Childhood Trauma can impact our Gut Bacteria

Childhood Trauma can impact our Gut Bacteria

A Columbia University study has found that adversity early in life is associated with increased gastrointestinal symptoms in children that may have an impact on the brain and behavior as they grow to maturity. The study was published online March 28 in the journal Development and Psychopathology.

“The #children with a history of early caregiving disruptions had distinctly different #gut #microbiomes from those raised with biological caregivers from birth. Brain scans of all the children also showed that brain activity patterns were correlated with certain bacteria. For example, the children raised by parents had increased gut microbiome #diversity, which is linked to the #prefrontal #cortex, a region of the brain known to help regulate #emotions.

“It is too early to say anything conclusive, but our study indicates that adversity-associated changes in the gut microbiome are related to brain function, including differences in the regions of the brain associated with emotional processing,” says Tottenham, an expert in emotional development.”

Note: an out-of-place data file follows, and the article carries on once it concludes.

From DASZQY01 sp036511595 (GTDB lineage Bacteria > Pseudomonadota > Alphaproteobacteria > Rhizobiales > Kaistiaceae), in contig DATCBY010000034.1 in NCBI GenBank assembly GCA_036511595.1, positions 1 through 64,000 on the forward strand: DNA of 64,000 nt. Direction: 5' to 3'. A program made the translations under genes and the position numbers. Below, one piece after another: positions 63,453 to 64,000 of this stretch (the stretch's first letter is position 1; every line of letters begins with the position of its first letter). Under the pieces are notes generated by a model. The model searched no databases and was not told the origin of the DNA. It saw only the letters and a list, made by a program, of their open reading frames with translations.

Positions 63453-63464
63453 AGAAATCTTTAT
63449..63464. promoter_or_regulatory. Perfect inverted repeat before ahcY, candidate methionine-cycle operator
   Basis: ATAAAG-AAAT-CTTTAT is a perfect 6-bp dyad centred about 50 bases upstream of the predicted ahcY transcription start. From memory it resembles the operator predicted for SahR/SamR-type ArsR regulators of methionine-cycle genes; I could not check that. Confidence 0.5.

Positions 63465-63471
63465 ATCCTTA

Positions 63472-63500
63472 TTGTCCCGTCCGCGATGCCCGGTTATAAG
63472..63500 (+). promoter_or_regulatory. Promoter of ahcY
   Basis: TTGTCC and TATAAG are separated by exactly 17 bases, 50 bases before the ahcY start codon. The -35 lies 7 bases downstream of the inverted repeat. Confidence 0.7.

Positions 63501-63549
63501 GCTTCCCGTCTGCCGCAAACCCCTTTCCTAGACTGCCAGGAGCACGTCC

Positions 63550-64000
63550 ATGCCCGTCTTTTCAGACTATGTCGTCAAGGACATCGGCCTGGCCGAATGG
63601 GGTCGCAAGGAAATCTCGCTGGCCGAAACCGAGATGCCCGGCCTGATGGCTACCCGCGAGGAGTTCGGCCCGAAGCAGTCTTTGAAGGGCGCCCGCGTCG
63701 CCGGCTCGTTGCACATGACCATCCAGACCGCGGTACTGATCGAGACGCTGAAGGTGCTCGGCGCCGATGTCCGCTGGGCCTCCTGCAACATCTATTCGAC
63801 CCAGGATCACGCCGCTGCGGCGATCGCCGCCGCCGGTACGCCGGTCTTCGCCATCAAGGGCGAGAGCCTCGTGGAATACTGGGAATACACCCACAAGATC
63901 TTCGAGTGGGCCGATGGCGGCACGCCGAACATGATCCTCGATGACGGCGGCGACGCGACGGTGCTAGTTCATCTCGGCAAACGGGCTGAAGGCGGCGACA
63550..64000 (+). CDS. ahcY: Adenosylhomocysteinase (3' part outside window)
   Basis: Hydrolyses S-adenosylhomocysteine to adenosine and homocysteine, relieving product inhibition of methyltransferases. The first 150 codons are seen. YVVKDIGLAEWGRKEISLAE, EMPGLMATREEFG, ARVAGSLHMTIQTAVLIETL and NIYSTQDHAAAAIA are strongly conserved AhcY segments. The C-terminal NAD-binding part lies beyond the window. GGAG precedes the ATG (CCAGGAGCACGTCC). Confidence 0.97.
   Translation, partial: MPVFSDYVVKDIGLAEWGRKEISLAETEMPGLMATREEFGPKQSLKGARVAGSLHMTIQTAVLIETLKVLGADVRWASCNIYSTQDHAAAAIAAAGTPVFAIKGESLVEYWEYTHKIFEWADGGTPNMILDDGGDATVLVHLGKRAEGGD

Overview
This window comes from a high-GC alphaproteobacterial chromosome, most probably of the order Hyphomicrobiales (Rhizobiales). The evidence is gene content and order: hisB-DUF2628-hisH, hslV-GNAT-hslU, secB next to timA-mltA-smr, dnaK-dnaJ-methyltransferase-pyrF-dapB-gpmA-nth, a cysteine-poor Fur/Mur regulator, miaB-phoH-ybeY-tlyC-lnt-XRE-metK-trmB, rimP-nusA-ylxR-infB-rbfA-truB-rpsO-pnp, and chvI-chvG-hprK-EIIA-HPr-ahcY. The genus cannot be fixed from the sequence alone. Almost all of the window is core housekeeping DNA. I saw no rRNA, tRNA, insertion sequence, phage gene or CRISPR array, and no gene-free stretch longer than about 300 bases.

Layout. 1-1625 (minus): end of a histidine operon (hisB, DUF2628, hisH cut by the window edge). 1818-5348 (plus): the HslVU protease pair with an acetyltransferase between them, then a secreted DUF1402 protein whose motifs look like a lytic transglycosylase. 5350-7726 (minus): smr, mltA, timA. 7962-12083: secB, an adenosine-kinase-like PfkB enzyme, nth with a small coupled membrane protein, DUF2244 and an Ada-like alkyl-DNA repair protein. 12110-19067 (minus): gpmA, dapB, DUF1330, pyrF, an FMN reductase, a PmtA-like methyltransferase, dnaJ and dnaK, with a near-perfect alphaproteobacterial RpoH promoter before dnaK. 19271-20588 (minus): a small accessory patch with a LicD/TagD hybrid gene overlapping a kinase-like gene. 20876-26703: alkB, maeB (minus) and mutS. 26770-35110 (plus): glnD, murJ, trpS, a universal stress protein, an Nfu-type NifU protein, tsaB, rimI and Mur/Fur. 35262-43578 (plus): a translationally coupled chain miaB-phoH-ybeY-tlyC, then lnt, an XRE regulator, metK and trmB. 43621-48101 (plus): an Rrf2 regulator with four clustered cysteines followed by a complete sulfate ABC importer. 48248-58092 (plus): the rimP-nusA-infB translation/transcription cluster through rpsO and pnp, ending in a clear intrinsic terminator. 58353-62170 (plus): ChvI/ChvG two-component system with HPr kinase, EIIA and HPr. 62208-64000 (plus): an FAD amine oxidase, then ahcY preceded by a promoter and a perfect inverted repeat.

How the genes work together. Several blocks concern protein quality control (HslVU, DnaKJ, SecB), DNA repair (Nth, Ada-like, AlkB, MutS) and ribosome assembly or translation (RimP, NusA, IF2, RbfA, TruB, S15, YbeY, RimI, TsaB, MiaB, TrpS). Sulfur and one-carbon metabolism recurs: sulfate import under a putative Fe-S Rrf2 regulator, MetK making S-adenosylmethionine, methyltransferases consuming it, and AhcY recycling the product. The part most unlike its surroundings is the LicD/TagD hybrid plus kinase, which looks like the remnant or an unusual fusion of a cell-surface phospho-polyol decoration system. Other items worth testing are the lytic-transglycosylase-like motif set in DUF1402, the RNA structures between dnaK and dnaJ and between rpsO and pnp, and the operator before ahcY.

This article has been republished from materials provided by Columbia University. Note: material may have been edited for length and content. For further information, please contact the cited source.

Reference: Callaghan, B. L., Fields, A., Gee, D. G., Gabard-Durnam, L., Caldera, C., Humphreys, K. L., … Tottenham, N. (undefined/ed). Mind and gut: Associations between mood and gastrointestinal distress in children exposed to adversity. Development and Psychopathology, 1–20. https://doi.org/10.1017/S0954579419000087

Full article at https://www.technologynetworks.com/neuroscience/news/childhood-trauma-can-impact-our-gut-bacteria

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Anu French

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